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Electronic Waste

You are currently viewing a revision titled "Electronic Waste", saved on November 7, 2013 at 7:00 am by Wolfgang Höschele
Electronic Waste

Context within NORA

Relationships to needs

Electronics produce a lot of waste across a wide variety of mediums. The typical computer will produce a lot of waste metals (of varying characteristics), rubber, glass, and plastics.

Relationships to other resources

  • Unsafe disposal of e-waste can lead to the pollution of land, air, and water, as well as taking up more space in landfills.
  • Recycling materials will decrease demand for new materials to be produced.
    • Even if demand remains constant, overall price for certain materials will go down due to more of it being available

Relationships to orginizational forms

Electronic waste recycling most obviously ties into natural resource management clusters. Assuming proper disposal of even a fraction of generated waste, space in landfills needed would decrease, resulting in a net decrease of land required for the landfills in the first place, resulting in more room for other endeavors.

If recycled properly, the disposal will also prevent harmful substances and metals from leeching into the soil, air, and water, mitigating contamination that would otherwise occur.

Recycling of electronic waste also ties directly into currencies and markets. The recycling of high value and rare materials will put them back into the market, lowering the steady rise in price as supply drops. Also, recycling the resource will require less of it be produced, cutting down on mining and manufacturing that would need to be done.

Current disposal


E-waste is often carted over to Ghana for incredibly low prices by many companies. In Ghana, it is usually dumped into huge scrapyards that completely lack any sort of protection, causing harmful components like mercury, brominated fire retardants, and lead to leak into the soil and water.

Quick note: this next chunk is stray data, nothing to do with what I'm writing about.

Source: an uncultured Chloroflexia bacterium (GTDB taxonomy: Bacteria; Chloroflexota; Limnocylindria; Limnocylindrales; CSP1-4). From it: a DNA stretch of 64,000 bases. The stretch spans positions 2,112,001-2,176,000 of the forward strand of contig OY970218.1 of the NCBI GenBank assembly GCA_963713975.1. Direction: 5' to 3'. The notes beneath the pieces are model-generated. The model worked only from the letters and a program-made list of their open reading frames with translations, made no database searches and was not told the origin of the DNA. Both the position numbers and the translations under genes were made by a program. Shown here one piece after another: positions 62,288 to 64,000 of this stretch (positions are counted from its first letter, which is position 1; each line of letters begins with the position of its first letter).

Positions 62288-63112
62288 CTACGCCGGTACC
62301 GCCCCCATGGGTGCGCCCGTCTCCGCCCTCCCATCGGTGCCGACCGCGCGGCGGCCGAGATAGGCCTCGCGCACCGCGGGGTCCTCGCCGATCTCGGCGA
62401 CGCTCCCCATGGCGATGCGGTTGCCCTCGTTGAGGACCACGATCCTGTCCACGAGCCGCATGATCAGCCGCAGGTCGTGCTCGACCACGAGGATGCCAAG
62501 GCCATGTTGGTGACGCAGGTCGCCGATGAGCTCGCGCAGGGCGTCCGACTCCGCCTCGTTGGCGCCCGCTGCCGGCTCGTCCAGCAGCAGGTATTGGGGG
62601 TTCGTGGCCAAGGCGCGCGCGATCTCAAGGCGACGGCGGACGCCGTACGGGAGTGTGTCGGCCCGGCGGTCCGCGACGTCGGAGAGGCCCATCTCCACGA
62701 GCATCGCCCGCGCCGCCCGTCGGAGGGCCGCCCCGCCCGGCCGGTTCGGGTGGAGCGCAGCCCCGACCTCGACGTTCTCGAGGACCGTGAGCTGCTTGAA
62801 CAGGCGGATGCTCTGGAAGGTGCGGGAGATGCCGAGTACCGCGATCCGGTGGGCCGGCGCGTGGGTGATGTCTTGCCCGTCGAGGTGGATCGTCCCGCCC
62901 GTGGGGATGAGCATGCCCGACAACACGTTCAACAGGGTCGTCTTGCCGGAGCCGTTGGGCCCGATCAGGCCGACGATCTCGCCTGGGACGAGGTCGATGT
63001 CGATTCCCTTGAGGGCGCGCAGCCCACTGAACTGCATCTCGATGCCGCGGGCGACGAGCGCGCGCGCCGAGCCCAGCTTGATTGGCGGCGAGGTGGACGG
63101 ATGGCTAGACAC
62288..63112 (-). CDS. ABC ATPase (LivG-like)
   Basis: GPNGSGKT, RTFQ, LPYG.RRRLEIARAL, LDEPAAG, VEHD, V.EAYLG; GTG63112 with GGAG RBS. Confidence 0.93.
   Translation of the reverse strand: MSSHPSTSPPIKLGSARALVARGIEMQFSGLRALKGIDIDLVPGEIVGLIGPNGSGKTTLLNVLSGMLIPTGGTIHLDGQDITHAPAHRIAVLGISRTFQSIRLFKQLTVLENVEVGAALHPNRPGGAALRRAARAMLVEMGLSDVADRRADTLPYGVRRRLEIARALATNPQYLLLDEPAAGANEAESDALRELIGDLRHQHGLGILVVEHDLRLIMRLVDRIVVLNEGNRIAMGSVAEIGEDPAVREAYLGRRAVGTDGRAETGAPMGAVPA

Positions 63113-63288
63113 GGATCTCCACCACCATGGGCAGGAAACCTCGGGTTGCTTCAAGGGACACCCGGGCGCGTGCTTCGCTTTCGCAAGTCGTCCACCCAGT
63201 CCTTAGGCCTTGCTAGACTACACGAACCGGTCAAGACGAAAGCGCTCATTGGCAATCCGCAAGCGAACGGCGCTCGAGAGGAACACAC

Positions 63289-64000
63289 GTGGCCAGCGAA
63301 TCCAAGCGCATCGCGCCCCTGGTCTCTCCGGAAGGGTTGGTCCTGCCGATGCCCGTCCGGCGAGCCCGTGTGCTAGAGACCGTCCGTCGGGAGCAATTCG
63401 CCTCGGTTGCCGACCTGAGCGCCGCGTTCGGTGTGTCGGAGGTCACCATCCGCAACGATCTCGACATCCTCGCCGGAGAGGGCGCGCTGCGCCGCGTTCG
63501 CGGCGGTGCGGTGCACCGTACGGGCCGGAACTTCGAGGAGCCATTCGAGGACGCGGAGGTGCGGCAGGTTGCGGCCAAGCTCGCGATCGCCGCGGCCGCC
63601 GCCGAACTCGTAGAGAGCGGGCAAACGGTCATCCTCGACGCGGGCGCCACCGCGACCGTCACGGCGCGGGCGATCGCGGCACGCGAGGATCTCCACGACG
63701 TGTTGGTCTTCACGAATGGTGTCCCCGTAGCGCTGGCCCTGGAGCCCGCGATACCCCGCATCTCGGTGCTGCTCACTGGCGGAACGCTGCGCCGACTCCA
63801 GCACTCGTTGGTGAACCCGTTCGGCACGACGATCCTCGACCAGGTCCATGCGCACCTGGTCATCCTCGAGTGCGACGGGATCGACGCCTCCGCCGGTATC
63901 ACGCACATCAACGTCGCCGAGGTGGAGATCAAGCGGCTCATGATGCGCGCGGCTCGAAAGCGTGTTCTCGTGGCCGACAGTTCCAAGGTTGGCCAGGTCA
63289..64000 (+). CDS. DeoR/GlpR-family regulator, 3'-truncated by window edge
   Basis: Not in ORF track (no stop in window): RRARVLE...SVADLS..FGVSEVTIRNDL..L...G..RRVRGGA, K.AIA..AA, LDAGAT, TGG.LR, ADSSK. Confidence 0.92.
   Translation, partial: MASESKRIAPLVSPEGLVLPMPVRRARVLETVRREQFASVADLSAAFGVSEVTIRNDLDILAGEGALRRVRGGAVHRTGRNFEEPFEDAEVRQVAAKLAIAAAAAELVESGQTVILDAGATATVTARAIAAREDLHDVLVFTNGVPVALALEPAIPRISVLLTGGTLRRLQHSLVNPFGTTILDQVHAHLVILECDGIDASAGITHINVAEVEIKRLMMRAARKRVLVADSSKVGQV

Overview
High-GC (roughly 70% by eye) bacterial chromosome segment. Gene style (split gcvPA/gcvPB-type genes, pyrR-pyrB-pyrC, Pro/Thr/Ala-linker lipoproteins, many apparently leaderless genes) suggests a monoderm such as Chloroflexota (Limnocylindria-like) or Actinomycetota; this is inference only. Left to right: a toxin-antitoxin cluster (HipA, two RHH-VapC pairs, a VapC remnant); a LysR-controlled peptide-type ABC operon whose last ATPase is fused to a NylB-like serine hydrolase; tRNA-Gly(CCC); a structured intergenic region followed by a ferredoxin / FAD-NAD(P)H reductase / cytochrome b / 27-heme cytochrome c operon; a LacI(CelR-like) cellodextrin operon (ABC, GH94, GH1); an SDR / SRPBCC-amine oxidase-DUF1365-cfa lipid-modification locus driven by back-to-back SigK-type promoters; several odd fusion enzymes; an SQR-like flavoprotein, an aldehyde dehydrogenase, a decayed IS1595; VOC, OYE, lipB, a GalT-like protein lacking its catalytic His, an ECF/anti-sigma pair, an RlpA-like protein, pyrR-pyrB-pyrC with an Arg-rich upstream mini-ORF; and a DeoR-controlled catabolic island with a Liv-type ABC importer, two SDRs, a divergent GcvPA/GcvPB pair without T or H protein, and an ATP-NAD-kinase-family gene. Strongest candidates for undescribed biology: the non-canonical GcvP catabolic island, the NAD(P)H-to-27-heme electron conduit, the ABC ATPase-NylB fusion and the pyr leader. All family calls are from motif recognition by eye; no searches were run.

In the scrapyard, workers with little pay and less protection search for the valuable components among the junk, prying the electronics open for valuable metals. What rubber and plastic remains is either dumped into a landfill, which pollutes the soil and water, or simply burned, which pollutes the air.


Guiyu, a city in southern China, is home to a similar situation as Ghana's, on a far greater scale. Referred to as the "E-Waste Capital of the World," Guiyu employs well over 150,000 workers that pick through scrapyards and dumps for cables, chips, boards, cases, and batteries for reprocessing. Like in Ghana, there is rampant uncontrolled burning, grinding of plastics, and disposal that causes much pollution, leading to severe local health problems, especially lead poisoning.


The EPA currently maintains a database of locations per state where electronics can be donated and recycled.


Rather than buying a new product, consider:

  • Replacing one component or the software
  • Buy every other new model, rather than every single new model


Phonebloks is a project to create a phone that is modular, not unlike computers or laptops. The core of the phone is simply a circuit board with a touch screen; the rest of the functionality comes in a diverse collection of 'bloks' that are attached to the back and secured with a panel. Every bit of hardware is customizable, from the screen and internal memory to a camera or microphone. Most of the bloks would be user-contributed by various startups in addition to established brands. Very little hardware would be replaced, on a very seldom basis.


  • United Nations. United Nations Environmental Programme. Recycling - From E-waste to Resources. New York: United Nations, 2009. Print. Hyperlink.
  • Carroll, Chris. "High-Tech Trash." National Geographic January 2008. Print. Hyperlink.
  • "Poisoning the poor - Electronic Waste in Ghana ." Greenpeace. Greenpeace International, n.p. Web. 5 Aug. 2008. Hyperlink.
  • "Exporting Harm - The High-Tech Trashing of Asia." The Basel Action Network, n.p. Web. 25 Feb 2002. Hyperlink.
  • EPA directory on eCycling
  • Phonebloks

Old New Date Created Author Actions
May 6, 2014 at 2:54 am Wolfgang Höschele
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